Our approach for social activity recognition focuses on continuous streams of skeleton data whenever two individuals are in the RGB-D camera’s field of view. The systems consists of three main parts (Fig. 2):

  • Temporal segmentation of interactions: This component is responsible for finding the temporal intervals in which the social activities occur. It uses features based on social science theories, measured on the upper bodies. In practice, this behaves like a switch, which decides when the following components need to be activated and when not.

  • Classification of the social activities: This component performs the classification of the detected social activities. It consists of three classifiers, which use three different sets of features based on individual poses, movements, and spatial relations. The output likelihoods are then merged to obtain a final likelihood vector of the activities.

  • Estimation of the proximity-based priors: This component is responsible for estimating the probability priors from learnt distributions of the proximity between two subjects. These priors are then merged with the likelihood from the classifiers to obtain the posterior probability of the activities.

4 Feature-Sets

Our system exploits the estimated 3D body joints from a skeleton tracker provided by Microsoft Kinect SDK2. The software is very stable and it is able to detect and track human skeletons in challenging situations, although its application is limited to Kinect 2 sensors only. Using skeletal data, we define two sets of features:

  • Segmentation features: used to detect the temporal intervals of the social interactions (\(X_{Seg}\)) , based on the upper bodies of the two actors and originally proposed by [5]. These features are computed on two dimensions only (x and z of the Kinect 2 optical frame, see Fig. 3).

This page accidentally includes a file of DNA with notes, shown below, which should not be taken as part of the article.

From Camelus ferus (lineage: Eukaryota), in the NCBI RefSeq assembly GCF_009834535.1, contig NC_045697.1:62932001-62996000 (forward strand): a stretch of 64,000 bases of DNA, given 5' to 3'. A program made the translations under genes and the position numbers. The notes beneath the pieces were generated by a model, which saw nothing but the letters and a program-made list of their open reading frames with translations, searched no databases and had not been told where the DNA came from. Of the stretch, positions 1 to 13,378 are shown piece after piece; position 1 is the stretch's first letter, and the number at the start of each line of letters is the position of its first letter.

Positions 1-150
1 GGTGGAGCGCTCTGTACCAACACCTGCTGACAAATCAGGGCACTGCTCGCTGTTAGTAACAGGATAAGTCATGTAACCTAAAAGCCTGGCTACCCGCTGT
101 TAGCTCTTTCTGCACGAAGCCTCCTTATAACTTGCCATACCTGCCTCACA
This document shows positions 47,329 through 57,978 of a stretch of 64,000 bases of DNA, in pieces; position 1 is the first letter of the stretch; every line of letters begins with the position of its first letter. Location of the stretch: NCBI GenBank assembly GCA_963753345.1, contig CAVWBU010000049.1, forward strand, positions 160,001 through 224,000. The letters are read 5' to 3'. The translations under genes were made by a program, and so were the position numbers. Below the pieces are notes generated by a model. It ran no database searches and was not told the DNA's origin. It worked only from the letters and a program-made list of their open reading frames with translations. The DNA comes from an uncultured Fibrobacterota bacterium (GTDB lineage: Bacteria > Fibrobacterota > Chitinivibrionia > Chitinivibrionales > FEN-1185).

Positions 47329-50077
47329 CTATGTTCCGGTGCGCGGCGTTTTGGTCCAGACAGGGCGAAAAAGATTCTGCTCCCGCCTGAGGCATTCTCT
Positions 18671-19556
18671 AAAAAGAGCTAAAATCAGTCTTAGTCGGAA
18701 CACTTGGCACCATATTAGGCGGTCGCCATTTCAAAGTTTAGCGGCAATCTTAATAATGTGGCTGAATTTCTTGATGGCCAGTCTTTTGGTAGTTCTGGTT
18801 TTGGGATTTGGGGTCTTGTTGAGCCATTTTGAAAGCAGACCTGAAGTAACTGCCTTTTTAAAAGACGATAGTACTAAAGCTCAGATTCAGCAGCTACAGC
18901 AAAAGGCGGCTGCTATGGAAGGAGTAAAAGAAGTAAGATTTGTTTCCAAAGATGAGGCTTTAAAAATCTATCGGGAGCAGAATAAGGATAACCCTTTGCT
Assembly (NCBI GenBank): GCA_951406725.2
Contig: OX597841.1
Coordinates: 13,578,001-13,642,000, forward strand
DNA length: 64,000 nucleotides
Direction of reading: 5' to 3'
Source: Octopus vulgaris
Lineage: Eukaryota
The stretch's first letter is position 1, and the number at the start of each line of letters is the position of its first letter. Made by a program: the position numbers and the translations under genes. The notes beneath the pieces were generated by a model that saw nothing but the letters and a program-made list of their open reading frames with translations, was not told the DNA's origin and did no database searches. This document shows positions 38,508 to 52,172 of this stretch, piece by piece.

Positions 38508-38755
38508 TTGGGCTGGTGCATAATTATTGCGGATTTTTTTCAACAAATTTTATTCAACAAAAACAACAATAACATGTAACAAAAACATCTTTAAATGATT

• Classification features: consisting of individual and social features. The first ones serve the two individual mixtures (\(X_{Ind_1}\),\(X_{Ind_2}\)) of the classification model. They are based on single skeletons and used for individual activity classification, as suggested by [9, 10]. The second ones are for the social mixture of the classification model (\(X_{Social}\)). They are based on both skeletons and are used for social activity classification, as proposed by [6].

4.1 Segmentation Features

Fig. 3
figure 3

Examples of the segmentation features. Distances d are computed between different joints J of the two subjects, including head (H), left shoulder (L), right shoulder (R) and torso (T)

This set of features is inspired by studies in social science and refer only to the upper body joints of the skeletons (head, left shoulder, right shoulder, torso). They are computed on a planar view, as illustrated in Fig. 3, so that they are invariant to human height. This set of features is based on geometrical properties and statistics of the upper body position, orientation and motion. The features are the following: